• Make simple shapes with them. Simply play around with the toothpicks and see what shapes you come up with.
  • Learn some toothpick tricksThere are some fun tricks you can do with a simple toothpick.
  • Make a spinning color wheelThese are simple to make and fun to play with. You will need a light cardboard box, toothpicks, and paint or markers for this activity. Alternate the colors, draw some shapes, make crazy patterns and see what happens when you spin your wheel.
  • Play a Guesstimate game. Take few toothpicks out of their package and toss them lightly on a table, without counting them, guess how many there are and write that number down. Count how many there are and figure out the difference between what you guessed and the actual number. How close was your guess? Play a few more times and see if your guesstimating gets better the more you play.
  • Toothpick and shaker challenge. This is a great way to build fine motor skills at any age! You will need toothpicks, a cheese shaker or a container with holes on top that will allow a toothpick through it easily, a timer, and paper and pencil for this activity. To play, set a timer for 30 seconds and see how many toothpicks you can get into the container via the small holes on top within that time period. When the time is up, count the toothpicks in the container. Write down the time and the number of toothpicks. Play a few times and see how much you improve from the first try. Reduce the time allotted and challenge yourself to get as many toothpicks into the container in the fewest seconds possible. For an extra challenge, use a container with smaller holes. Snip the tips off the toothpicks if they are too sharp.
If you would like to access all the videos at once, please visit my Toothpick Playlist on YouTube. Here’s one of the videos in the list…

What are some of the fun and interesting things you like to do with toothpicks? Leave your suggestions in the comments below!


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Fun Ways To Learn At A Public Garden


There are a great many benefits to walking through a public garden, and if you ever taken the time to visit one in your community or area, you know it can be a peaceful and relaxing place that leaves you refreshed from the experience. It is also a great place to give your observation skills a workout because of all the sites, smells, and sounds that naturally occur everywhere.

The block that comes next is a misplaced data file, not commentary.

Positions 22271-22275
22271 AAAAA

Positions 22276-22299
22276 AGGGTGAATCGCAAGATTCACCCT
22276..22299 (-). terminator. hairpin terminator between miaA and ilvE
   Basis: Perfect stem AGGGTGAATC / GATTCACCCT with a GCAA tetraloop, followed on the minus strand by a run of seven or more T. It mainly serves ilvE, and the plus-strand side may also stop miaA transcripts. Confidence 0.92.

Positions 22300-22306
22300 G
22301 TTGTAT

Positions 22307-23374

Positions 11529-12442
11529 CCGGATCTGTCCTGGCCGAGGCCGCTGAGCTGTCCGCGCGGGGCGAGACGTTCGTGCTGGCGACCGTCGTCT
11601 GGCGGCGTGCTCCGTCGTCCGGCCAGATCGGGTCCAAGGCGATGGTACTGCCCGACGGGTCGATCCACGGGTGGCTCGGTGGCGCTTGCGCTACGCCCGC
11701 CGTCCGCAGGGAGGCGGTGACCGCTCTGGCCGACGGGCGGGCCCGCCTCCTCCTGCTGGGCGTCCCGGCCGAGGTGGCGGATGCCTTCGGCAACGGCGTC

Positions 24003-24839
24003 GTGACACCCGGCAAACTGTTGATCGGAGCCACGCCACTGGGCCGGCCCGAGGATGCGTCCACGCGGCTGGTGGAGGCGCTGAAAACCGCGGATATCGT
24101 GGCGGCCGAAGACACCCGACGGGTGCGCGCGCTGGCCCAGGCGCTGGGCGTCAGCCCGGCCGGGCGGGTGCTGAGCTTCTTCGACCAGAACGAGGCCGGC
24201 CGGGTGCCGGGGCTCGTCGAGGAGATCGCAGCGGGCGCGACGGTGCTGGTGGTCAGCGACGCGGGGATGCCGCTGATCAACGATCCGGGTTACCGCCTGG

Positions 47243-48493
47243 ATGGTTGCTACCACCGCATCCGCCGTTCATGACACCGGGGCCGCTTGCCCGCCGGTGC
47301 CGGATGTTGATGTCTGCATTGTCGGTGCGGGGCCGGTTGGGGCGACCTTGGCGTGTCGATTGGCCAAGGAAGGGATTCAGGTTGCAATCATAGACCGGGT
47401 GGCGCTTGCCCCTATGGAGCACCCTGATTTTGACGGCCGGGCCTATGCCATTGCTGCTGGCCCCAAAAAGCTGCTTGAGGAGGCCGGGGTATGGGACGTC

Here are some fun learning activities you can do while you are there that can enhance the experience!

  • Identify the flowers, plants, and trees you see around you.
  • Observe the wildlife that comes to visit the plants. 

Use the Shazam for Nature app to help you identify plants and animals you don’t know.

  • Join a garden association or society or volunteer your time to a community or public garden. Compare different gardens if you can visit a few of them. Volunteer to learn how they work and the amount of work it takes to keep them going as a valuable part of the community.
  • Look around to see who’s pollinating the plants and how it’s being done.
  • If you can, find dead plants/insects to observe. Take a pocket microscope or magnifying glass with you so you can get a closer look.
  • Read the map of the area, if one is offered.

  • Make a map of the areas you visited/enjoyed the most. How did you get to your favorite spot?

  • As you walk around, identify the scents and sounds around you. Take a deep breath and do your best to identify specific scents.

  • Put a name to the colors you see. A general color my be yellow, blue, red, green, etc., but then there are more sophisticated names for shades of colors such as buttercup yellow, fuchsia pink, azure, avocado, etc..

  • Find a quiet place to draw or paint what you see. If you enjoy drawing or painting, bring your supplies with you and enjoy being outside doing what you love.

  • Talk to the botanist, horticulturist, or the garden’s caretaker(s) and ask them questions about the things you find most interesting. A public garden near me allows us to take native plants to grow in our own yard and the caretaker is always eager to share her knowledge with us.

  • Find patterns within the flowers/plants and animals around you. Natural patterns are everywhere in nature. If you look around you’ll find them.

  • Sit down and observe the day and area around you. Find a comfortable spot to sit and be for a while and observe the sites, sounds, and smells all around you. Close your eyes and take it all in. It’s a great way to release stress.

  • Take pictures and videos. Take pictures and videos of the things you see and do. Use them to create a nature scrapbook, to help identify the things you saw, or to remember the great time you had! Post them to your blog or social media page.

  • Participate in a public vegetable garden. Many communities have areas were you can grow a garden to share with others.
Don’t forget to pack a lunch with you so you can spend the day exploring and discovering the gardens you visit!

    What are some of the fun and interesting things you like to do when you visit a public garden? Leave your suggestions in the comments below!

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    Drinking Straws


    Bon Appétit: A Brief History of the Straw – This article talks about:

    • How the first drinking straw was made.
    • How the bendable straw came to be.